# Understand two examples using indirect expansion for variable expansion in arithmetic expressions

Stéphane Chazelas gave two examples in The value of a variable is evaluated as an arithmetic expression when it is referenced, or assigned

``````\$ a=1+1; echo "\$((a * 3)) \$((\$a * 3))"
6 4

\$ a=a=b++ b=1 bash -c 'echo "\$((++a)) \$b"'
2 2
``````

I understand there is indirect expansion for variable expansion in arithmetic expressions. But I can't figure out

• how do `a` and `\$a` in the first example result in such a difference? My confusion comes from that in arithmetic expressions, parameter expansion of a variable doesn't need `\${}`, just write the variable directly.

• how is the arithmetic expression in the second example evaluated?

Thanks.

• Because `1+1*3` equals 4 by order of operations. For the second one, I have no idea. – Wildcard Jul 27 '17 at 22:25
• For the first example, my confusion is that In arithmetic expressions, parameter expansion of a variable doesn't need `\${}`, just write the variable directly. – Tim Jul 27 '17 at 22:26
• In one case, the value of `a` is parsed before it's placed into the context of `((a * 3))`, yielding `((2 * 3))`, which evaluates to six. In the other, it is dropped in unparsed, so it is dropped in as `(( 1+1 * 3 ))` at which mathematical order of operations takes hold. – DopeGhoti Jul 27 '17 at 22:27
• Both examples are ilegal and a shell that does not flag them as bad is questionable. Neither `1+1` nor `b++` are numbers, but they have to be numbers if they are referenced via a construct like `\$((var))`. – schily May 28 '20 at 6:40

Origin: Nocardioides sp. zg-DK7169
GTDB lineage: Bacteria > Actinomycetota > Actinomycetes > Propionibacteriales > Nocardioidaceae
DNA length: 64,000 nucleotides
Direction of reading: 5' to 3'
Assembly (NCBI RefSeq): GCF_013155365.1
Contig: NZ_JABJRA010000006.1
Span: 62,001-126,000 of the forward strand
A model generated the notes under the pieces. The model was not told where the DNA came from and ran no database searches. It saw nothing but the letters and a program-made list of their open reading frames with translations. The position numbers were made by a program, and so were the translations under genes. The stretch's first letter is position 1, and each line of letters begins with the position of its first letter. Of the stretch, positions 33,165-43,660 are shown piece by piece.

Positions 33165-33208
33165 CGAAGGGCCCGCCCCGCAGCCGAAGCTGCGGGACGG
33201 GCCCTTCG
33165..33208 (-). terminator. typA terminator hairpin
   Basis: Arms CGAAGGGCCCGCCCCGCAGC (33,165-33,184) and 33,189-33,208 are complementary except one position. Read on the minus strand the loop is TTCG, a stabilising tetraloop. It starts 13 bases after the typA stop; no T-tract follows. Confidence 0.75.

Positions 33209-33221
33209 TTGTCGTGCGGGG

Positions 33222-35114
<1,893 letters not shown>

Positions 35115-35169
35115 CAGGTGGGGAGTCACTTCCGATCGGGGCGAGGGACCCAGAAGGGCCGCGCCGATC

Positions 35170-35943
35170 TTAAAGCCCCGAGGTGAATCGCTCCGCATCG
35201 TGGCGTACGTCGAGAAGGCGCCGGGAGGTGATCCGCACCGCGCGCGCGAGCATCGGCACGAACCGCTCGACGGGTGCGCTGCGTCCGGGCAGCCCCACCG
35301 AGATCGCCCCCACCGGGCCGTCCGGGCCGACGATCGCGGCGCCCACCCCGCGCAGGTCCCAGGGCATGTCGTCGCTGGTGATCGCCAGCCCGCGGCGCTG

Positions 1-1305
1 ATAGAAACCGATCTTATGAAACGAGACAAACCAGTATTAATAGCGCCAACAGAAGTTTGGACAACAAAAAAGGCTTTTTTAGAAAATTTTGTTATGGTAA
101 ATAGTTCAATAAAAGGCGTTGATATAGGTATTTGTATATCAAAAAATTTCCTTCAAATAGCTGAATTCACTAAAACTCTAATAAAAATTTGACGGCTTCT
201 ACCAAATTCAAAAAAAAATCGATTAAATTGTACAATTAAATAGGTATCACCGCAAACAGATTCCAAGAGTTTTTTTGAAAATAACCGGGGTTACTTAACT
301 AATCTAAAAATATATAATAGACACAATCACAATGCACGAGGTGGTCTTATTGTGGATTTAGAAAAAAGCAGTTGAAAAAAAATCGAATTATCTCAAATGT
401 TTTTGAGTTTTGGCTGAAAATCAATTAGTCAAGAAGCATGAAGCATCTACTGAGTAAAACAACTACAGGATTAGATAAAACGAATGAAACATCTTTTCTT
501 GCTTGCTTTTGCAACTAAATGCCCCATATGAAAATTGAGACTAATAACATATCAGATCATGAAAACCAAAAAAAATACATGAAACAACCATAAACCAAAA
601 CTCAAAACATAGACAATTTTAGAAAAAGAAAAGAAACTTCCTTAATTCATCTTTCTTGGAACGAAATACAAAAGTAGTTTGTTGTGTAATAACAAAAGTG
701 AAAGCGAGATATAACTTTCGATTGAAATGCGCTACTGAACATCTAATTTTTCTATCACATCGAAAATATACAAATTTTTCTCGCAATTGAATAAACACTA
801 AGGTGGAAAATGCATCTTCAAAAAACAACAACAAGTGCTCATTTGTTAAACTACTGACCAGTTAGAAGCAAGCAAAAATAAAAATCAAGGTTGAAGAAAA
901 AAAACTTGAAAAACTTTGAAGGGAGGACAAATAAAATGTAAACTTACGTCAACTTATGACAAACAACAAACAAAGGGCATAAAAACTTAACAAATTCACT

Parameter expansion isn’t the same as arithmetic evaluation.

In an arithmetic expression, a text string such as `a` is interpreted as a variable name, and the value of that variable is processed as an arithmetic expression itself, and the result used in the containing arithmetic expression. Thus

``````\$((a * 3))
``````

causes the value of the variable `a`, `1+1`, to be evaluated as an arithmetic expression, yielding `2`, and the whole expression becomes `\$((2 * 3))`, i.e. `6`.

In the same context, `\$a` is replaced with the value of `a` as-is, in an earlier phase (this is parameter expansion); so

``````\$((\$a * 3))
``````

becomes `\$((1+1 * 3))`, which is `4` following the usual precedence rules.

In the second example, `\$((++a))` is processed before `\$b` (processing takes place from left to right). The arithmetic expression causes `a` to be evaluated as an arithmetic expression itself, as above; the value of `a` is `a=b++`, which when evaluated, assigns the value of `b` (itself evaluated as an arithmetic expression) to `a`, then increments `b`. Thus after evaluating `a`, `b` is `2` and `a` is `1`. Evaluating `\$((++a))` increments `a` and returns its value, which is now `2`. `\$b` is just replaced with the value of `b`, `2` as well. After the quoted argument to `echo` is processed, the `echo` is run with `2 2` as its sole argument, producing the output you saw.